TranquilMind
by Platinum Member on Mar. 31, 2016 at 10:30 AM
That is so stupid. If you need nonwhite actors, you need them. Geez. What is next. A remake of Gone with the Wind full of Asian southerners and white slaves, just to be politically correct, no matter now little sense it makes in terms of the Civil War?
TranquilMind
by Platinum Member on Mar. 31, 2016 at 10:31 AM
Yeah. Next thing you know, tiny women will demand the role of Santa Claus. :)

Quoting heresjohnny: I think there are a few legitimate exceptions to discrimination laws. Acting is one of them. Actors and actresses are judged not only on their acting skills, but also by their appearance. If they don't fit the image, they don't get the job. If their vision is to have an all minority cast, it makes sense to hold an all minority audition.

An old black woman in a wheelchair can give the best performance of "If I Were a Rich Man" that anyone has ever seen. That doesn't mean she'll get the role of Tevye. Y'know?
LauraKW
by "Dude!" on Mar. 31, 2016 at 3:13 PM
What human resources person thought that was a good idea? Granted I'm not familiar with acting and casting calls but that seems like an invitation for trouble.
francee89
by Gold Member on Mar. 31, 2016 at 3:37 PM
Discrimination laws can be worked around in many cases by proving a bona fide occupational qualification - Hooters waitresses need to be female, a Catholic school teacher needs to be Catholic, a construction worker needs to have full uses of his lower body etc, when usually sex or religion or disability wouldn't be a basis for legal discrimination.

Race is never a BFOQ except in casting calls/artistic pursuits, in which case the First Amendment allows for the freedom to discriminate based on that if its part of the storyline. I work in HR but have never written a casting call, so I'm not sure how these are usually worded - I know I've seen particularly "funny" in how sexist or rudely written some casting calls are, and if this caught this lawyer's attention I would imagine they're usually more discretely or subtley worded than this.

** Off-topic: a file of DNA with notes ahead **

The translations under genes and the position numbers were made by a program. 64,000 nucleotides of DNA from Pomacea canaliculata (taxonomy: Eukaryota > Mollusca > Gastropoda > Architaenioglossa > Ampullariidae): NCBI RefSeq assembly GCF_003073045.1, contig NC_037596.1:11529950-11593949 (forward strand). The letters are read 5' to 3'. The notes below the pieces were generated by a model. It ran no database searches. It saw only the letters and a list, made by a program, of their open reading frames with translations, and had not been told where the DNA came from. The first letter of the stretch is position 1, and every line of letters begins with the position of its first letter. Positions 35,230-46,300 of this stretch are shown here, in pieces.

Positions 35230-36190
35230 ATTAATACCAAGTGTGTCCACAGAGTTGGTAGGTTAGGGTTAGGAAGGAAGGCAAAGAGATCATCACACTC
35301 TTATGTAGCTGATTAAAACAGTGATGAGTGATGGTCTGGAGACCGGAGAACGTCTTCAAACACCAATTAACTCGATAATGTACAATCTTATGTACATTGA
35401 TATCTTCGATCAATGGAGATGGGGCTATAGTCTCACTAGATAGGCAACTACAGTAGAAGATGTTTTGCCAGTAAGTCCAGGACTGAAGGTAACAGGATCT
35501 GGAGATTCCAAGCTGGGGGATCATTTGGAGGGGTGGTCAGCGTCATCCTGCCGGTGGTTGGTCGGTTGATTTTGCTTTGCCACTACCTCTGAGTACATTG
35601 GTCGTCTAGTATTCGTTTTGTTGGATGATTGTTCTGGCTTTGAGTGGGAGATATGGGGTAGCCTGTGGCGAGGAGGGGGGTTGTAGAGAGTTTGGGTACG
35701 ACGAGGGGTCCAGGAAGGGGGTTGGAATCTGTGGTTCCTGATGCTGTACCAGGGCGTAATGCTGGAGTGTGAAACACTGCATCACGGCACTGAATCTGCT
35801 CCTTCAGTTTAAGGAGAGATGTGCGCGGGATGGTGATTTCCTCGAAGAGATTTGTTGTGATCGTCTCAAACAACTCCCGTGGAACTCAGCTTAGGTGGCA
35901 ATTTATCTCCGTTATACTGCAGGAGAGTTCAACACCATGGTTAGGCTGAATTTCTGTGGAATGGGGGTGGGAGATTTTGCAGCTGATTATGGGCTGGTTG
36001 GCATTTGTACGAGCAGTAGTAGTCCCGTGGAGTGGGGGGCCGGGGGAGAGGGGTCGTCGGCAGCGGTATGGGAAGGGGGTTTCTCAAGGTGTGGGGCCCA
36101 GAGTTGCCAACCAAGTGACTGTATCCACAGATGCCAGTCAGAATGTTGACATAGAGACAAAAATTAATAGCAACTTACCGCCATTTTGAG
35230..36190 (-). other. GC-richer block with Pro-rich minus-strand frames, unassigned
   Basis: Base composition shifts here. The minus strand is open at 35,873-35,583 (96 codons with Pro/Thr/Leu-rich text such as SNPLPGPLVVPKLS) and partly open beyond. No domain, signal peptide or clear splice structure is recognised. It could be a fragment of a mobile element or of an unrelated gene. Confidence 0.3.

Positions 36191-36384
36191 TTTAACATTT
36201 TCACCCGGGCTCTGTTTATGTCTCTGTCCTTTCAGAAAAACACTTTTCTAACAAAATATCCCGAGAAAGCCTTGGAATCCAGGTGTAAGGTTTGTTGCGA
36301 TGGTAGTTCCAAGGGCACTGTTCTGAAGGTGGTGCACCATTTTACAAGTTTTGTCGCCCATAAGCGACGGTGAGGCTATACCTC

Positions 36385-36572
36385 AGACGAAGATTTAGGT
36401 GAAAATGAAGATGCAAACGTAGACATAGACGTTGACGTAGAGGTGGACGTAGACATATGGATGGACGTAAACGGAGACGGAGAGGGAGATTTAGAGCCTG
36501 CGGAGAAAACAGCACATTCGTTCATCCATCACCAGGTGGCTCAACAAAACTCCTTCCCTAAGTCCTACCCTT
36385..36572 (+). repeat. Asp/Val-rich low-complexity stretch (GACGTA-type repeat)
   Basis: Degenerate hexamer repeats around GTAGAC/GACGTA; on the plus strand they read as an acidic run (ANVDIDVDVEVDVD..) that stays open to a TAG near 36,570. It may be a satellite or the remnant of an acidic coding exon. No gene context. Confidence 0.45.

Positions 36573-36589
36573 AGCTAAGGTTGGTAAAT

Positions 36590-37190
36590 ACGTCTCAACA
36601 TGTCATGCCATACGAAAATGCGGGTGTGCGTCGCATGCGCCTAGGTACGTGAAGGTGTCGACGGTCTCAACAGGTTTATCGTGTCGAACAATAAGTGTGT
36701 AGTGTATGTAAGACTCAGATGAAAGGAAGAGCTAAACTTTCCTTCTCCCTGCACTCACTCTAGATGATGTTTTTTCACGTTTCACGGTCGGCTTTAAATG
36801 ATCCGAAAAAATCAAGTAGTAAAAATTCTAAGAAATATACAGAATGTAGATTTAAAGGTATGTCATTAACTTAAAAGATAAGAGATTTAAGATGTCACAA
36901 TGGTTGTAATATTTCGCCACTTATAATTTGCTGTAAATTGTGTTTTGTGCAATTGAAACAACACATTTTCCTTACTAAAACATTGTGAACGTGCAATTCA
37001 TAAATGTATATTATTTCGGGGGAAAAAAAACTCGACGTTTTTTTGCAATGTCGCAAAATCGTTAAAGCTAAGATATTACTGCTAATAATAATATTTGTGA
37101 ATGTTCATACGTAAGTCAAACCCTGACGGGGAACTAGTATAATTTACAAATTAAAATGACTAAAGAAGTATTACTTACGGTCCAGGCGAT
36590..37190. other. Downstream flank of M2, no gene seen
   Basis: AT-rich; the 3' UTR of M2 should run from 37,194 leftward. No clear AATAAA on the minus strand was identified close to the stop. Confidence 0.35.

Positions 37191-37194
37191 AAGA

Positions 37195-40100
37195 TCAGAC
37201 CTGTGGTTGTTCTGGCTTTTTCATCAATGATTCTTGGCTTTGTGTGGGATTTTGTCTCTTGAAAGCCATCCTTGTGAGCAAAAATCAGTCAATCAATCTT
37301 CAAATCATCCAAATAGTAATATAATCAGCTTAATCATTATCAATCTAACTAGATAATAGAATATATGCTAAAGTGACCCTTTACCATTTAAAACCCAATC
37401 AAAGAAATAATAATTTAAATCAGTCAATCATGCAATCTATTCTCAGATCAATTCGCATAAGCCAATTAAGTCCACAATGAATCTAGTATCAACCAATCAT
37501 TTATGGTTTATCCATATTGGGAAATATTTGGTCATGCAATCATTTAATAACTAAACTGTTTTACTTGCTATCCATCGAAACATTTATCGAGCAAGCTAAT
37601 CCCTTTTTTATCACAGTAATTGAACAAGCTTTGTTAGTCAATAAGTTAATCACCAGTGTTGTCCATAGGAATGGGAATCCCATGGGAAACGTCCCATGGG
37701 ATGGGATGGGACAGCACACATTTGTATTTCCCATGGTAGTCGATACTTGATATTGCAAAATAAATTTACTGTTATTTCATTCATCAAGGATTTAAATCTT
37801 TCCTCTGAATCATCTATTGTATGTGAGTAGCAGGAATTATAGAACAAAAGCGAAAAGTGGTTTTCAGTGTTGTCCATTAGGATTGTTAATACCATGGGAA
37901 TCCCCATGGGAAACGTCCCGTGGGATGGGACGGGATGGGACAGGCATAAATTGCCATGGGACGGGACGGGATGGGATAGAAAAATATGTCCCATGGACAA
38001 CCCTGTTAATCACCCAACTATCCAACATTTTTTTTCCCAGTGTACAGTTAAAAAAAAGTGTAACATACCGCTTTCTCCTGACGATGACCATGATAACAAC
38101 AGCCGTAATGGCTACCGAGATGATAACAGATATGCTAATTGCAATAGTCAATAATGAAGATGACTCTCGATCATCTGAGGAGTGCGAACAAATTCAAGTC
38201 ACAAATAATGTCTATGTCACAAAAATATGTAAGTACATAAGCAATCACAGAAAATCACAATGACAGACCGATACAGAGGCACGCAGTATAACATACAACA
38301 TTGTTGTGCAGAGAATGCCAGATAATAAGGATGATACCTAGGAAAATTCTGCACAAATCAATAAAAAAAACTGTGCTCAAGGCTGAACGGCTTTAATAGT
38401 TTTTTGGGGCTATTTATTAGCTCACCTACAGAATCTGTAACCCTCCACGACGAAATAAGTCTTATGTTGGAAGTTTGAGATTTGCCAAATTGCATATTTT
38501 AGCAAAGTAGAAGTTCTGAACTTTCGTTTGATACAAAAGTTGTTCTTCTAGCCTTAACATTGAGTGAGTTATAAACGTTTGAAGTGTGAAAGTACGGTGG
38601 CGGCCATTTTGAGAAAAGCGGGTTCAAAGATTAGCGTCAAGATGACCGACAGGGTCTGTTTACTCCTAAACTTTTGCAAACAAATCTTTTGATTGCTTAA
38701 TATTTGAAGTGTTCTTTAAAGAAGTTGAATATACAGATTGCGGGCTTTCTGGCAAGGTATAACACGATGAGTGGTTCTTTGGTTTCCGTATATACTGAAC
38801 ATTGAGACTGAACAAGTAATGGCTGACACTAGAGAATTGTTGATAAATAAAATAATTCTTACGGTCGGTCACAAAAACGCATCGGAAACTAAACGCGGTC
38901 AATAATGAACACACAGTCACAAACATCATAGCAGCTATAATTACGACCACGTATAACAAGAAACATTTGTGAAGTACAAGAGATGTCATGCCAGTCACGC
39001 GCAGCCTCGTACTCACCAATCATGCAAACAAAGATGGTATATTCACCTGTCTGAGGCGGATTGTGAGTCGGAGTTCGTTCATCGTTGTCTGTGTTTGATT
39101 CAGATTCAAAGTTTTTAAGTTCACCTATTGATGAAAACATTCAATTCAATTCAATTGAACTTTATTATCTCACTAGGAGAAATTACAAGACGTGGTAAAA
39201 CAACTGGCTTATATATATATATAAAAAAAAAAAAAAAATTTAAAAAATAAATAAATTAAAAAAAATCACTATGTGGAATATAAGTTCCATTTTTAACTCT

Quoting LauraKW: What human resources person thought that was a good idea? Granted I'm not familiar with acting and casting calls but that seems like an invitation for trouble.
LauraKW
by "Dude!" on Mar. 31, 2016 at 3:43 PM
I seem to recall a man suing Hooters (or a similar chain) for discrimination because they refused him employment based on sex. He obviously lost but the matter was broached. Catholic schools also don't always require their teachers to be Catholic although I would think that precedent would require careful consideration before being set. We are a litigious society. Sometimes people like to bring claims just because they can.

Quoting francee89: Discrimination laws can be worked around in many cases by proving a bona fide occupational qualification - Hooters waitresses need to be female, a Catholic school teacher needs to be Catholic, a construction worker needs to have full uses of his lower body etc, when usually sex or religion or disability wouldn't be a basis for legal discrimination.

Race is never a BFOQ except in casting calls/artistic pursuits, in which case the First Amendment allows for the freedom to discriminate based on that if its part of the storyline. I work in HR but have never written a casting call, so I'm not sure how these are usually worded - I know I've seen particularly "funny" in how sexist or rudely written some casting calls are, and if this caught this lawyer's attention I would imagine they're usually more discretely or subtley worded than this.

Quoting LauraKW: What human resources person thought that was a good idea? Granted I'm not familiar with acting and casting calls but that seems like an invitation for trouble.
Add your quick reply below:
You must be a member to reply to this post.
Join the Meeting Place for Moms!
Talk to other moms, share advice, and have fun!

(minimum 6 characters)